The pandemic has changed the way we work irrevocably, according to researchers, who say there will be a much larger remote hybridised workforce in the future and workplaces need to evolve.
Griffith University lecturer in organisational psychology Dr Carys Chan said while the initial pandemic had caused a “culture shock”, the ripple effect on workplaces had been long-lasting.
Chan said that future workplaces needed to accommodate a more nimble workforce.
“What has really changed is the increased flexibility that many employees have today when managing their work and home lives—specifically the option to work from home more days per week and to flex their work-home boundaries when needed,” Chan said.
“An optimal model [of employment] would be a flexible working model that is based on employees’ work-life boundary management preferences.
“To achieve higher levels of work engagement and performance, a flexible working model built on trust and psychological safety is likely to be the predominant work model.”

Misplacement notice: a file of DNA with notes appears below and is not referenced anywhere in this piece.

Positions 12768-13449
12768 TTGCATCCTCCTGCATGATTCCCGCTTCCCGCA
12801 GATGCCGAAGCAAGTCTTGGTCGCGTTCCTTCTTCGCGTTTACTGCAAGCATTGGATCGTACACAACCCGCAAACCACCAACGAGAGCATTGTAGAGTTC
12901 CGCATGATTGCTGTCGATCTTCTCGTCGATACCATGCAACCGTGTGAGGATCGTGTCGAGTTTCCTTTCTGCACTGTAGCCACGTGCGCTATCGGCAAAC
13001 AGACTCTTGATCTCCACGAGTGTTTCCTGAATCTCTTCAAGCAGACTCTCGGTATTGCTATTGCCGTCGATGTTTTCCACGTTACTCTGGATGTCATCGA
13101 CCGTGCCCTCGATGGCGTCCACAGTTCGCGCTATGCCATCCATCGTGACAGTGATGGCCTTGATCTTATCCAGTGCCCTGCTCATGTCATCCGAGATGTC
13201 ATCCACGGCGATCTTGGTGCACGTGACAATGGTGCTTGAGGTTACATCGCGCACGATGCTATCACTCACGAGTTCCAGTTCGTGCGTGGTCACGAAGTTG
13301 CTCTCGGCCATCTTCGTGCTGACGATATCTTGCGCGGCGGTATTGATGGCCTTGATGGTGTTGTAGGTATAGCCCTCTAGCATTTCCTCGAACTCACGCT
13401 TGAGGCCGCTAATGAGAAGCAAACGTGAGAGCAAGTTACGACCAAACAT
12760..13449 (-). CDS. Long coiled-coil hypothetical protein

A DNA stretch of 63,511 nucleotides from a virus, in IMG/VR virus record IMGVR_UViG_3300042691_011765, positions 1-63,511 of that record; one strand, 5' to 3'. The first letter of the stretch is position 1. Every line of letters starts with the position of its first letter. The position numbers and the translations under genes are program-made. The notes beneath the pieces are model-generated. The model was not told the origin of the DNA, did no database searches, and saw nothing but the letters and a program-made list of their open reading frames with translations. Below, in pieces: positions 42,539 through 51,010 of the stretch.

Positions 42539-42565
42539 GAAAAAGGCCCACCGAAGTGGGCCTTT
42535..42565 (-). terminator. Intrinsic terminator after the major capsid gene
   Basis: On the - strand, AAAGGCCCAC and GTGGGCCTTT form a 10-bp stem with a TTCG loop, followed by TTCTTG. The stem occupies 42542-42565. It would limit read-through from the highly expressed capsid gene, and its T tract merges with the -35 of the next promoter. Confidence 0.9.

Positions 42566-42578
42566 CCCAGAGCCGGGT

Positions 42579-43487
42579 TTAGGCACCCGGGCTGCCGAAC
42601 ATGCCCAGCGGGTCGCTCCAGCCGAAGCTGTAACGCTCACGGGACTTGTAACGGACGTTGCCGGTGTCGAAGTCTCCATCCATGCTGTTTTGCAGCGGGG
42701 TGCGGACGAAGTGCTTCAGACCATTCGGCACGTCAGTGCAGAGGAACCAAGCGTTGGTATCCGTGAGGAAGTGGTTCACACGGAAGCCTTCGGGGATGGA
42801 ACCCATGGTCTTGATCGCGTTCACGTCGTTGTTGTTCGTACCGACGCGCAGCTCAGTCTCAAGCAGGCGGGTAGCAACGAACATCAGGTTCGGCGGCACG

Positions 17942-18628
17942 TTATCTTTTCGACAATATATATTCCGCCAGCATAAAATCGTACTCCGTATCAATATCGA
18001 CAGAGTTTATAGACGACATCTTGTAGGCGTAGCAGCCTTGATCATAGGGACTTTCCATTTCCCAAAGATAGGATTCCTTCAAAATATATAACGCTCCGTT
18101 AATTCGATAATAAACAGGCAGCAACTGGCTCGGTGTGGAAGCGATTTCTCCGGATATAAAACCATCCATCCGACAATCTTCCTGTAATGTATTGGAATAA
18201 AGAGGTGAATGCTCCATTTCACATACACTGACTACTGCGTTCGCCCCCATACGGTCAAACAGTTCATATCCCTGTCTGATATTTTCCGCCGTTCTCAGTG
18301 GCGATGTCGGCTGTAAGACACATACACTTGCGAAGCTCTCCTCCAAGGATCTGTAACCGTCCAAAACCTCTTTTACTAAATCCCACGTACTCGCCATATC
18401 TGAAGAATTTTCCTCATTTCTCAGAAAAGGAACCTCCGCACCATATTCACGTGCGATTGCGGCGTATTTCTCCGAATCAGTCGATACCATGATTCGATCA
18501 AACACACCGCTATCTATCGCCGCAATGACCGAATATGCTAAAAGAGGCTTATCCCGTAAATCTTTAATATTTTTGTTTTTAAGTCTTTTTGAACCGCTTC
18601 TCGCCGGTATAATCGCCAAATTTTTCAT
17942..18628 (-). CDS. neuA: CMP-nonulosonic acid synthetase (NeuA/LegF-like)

Chan said there were two types of work-from-home employees: either “work-life integrator” who enjoyed working flexibly with autonomy to transition fluidly between home life and work; and the “work-life segmentor” who needed clear delineation between work and home.
Chan said organisations should refit offices with more collaborative spaces and private rooms to facilitate formal and informal catch-ups in the office.
This concept was captured in Cox Architecture’s research report The New Workplace 2021, which described nimble working as the next evolution of agile and activity-based working, which it described as a “hallmark” of the pandemic.
Cox Architecture director Brooke Lloyd, who is speaking at The Urban Developer’s virtual summit on The New Workplace, said workplaces in 2021 had to adopt a more flexible approach to the hybrid work-from-home model.
“The hub-and-spoke model for large organisations will become more prevalent and drive a degree of consolidation of CBD stock, and a rebirth of the fringe and suburban workplace sector,” she said.
Lloyd said the research had indicated four-in-five organisations believed ideation and collaboration was best facilitated in workplaces, and many of their clients had invested in technology, and flexible and spatially-diverse workplaces due to the impact of Covid-19.
The data that Cox Architecture has gleaned will be used to inform workplace innovation and design into the future and ensure it is fit for purpose in a post-Covid world.